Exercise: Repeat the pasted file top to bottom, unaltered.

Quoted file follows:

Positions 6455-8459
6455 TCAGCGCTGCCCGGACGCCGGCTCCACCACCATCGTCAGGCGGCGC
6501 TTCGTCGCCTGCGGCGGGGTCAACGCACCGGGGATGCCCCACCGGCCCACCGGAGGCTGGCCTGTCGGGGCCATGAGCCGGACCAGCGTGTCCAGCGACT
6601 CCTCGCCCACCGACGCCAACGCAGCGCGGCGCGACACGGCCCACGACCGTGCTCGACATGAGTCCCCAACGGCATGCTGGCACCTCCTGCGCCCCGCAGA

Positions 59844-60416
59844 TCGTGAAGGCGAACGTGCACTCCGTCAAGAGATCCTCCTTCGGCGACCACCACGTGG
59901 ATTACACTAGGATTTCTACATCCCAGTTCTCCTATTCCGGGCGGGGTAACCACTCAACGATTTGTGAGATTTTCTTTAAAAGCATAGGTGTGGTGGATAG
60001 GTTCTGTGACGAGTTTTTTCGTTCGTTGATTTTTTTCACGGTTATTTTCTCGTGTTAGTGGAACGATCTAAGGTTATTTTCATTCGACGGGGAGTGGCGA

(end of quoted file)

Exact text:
Positions 6455-8459
6455 TCAGCGCTGCCCGGACGCCGGCTCCACCACCATCGTCAGGCGGCGC
6501 TTCGTCGCCTGCGGCGGGGTCAACGCACCGGGGATGCCCCACCGGCCCACCGGAGGCTGGCCTGTCGGGGCCATGAGCCGGACCAGCGTGTCCAGCGACT
6601 CCTCGCCCACCGACGCCAACGCAGCGCGGCGCGACACGGCCCACGACCGTGCTCGACATGAGTCCCCAACGGCATGCTGGCACCTCCTGCGCCCCGCAGA

Positions 59844-60416
59844 TCGTGAAGGCGAACGTGCACTCCGTCAAGAGATCCTCCTTCGGCGACCACCACGTGG
59901 ATTACACTAGGATTTCTACATCCCAGTTCTCCTATTCCGGGCGGGGTAACCACTCAACGATTTGTGAGATTTTCTTTAAAAGCATAGGTGTGGTGGATAG
60001 GTTCTGTGACGAGTTTTTTCGTTCGTTGATTTTTTTCACGGTTATTTTCTCGTGTTAGTGGAACGATCTAAGGTTATTTTCATTCGACGGGGAGTGGCGA